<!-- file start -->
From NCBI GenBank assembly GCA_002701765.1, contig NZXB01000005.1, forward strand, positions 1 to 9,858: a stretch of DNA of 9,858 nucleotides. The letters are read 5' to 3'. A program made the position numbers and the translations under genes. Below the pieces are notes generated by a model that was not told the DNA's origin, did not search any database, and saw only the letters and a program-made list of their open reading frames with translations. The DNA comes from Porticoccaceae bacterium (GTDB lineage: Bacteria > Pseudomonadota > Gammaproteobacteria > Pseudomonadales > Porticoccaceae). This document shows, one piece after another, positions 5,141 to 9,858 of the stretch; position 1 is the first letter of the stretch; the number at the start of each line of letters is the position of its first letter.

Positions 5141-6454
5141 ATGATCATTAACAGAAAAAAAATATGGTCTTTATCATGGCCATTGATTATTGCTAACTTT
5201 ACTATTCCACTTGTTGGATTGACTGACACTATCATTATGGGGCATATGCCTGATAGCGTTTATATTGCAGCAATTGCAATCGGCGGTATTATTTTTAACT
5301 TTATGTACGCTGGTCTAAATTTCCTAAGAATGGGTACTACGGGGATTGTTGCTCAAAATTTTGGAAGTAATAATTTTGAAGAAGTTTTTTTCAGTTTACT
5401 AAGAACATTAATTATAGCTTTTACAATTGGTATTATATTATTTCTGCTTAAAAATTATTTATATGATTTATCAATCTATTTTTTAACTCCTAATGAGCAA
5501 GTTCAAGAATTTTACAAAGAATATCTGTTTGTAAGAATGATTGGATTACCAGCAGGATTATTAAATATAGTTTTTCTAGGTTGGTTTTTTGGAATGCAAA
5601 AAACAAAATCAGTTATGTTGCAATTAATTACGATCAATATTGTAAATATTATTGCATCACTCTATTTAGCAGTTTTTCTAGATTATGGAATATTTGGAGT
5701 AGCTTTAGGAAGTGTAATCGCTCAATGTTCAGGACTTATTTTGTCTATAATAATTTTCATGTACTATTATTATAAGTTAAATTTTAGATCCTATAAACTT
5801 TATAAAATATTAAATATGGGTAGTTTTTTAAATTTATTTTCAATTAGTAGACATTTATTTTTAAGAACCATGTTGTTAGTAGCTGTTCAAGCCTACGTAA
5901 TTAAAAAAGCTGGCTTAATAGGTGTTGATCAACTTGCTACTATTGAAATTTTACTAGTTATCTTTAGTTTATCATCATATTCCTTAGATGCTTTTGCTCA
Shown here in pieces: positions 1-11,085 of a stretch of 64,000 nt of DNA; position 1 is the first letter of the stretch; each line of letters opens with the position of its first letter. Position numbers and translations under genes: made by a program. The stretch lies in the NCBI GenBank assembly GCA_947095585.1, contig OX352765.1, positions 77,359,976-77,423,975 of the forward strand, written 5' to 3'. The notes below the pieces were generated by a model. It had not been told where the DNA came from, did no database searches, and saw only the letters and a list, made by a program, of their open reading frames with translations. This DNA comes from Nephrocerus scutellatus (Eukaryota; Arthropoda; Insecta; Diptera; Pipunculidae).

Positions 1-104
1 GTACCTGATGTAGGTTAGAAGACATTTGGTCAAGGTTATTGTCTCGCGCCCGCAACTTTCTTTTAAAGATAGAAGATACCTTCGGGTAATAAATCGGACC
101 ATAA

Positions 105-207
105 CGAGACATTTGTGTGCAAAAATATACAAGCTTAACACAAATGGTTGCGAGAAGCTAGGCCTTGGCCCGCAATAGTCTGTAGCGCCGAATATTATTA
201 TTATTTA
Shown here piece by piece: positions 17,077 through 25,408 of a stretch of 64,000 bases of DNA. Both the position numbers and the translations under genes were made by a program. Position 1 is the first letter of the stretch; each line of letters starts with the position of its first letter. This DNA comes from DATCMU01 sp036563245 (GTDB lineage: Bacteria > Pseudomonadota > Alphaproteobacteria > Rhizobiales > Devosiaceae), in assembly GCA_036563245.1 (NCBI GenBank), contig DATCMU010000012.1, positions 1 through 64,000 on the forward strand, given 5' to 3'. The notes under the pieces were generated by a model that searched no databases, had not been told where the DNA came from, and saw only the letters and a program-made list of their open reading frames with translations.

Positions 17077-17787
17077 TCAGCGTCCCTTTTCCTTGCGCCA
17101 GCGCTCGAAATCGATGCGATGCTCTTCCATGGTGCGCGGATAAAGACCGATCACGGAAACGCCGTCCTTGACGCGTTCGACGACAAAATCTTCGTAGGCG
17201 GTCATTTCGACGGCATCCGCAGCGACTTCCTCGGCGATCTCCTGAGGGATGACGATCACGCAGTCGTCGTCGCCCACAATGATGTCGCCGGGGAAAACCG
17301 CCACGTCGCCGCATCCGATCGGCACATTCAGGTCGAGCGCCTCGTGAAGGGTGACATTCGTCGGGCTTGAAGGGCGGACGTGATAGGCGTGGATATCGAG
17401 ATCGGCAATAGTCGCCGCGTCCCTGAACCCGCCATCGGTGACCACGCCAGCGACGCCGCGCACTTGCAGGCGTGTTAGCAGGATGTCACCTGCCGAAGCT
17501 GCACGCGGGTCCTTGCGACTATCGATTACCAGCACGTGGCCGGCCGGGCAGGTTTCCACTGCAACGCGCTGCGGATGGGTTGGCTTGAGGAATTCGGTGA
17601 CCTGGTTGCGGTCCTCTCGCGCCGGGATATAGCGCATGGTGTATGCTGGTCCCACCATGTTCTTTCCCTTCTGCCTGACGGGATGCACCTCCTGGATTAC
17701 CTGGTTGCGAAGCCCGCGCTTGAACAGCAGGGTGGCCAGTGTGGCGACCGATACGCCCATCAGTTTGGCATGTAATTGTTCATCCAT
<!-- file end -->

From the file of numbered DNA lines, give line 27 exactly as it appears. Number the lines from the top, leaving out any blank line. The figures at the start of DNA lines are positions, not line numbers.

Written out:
17601 CCTGGTTGCGGTCCTCTCGCGCCGGGATATAGCGCATGGTGTATGCTGGTCCCACCATGTTCTTTCCCTTCTGCCTGACGGGATGCACCTCCTGGATTAC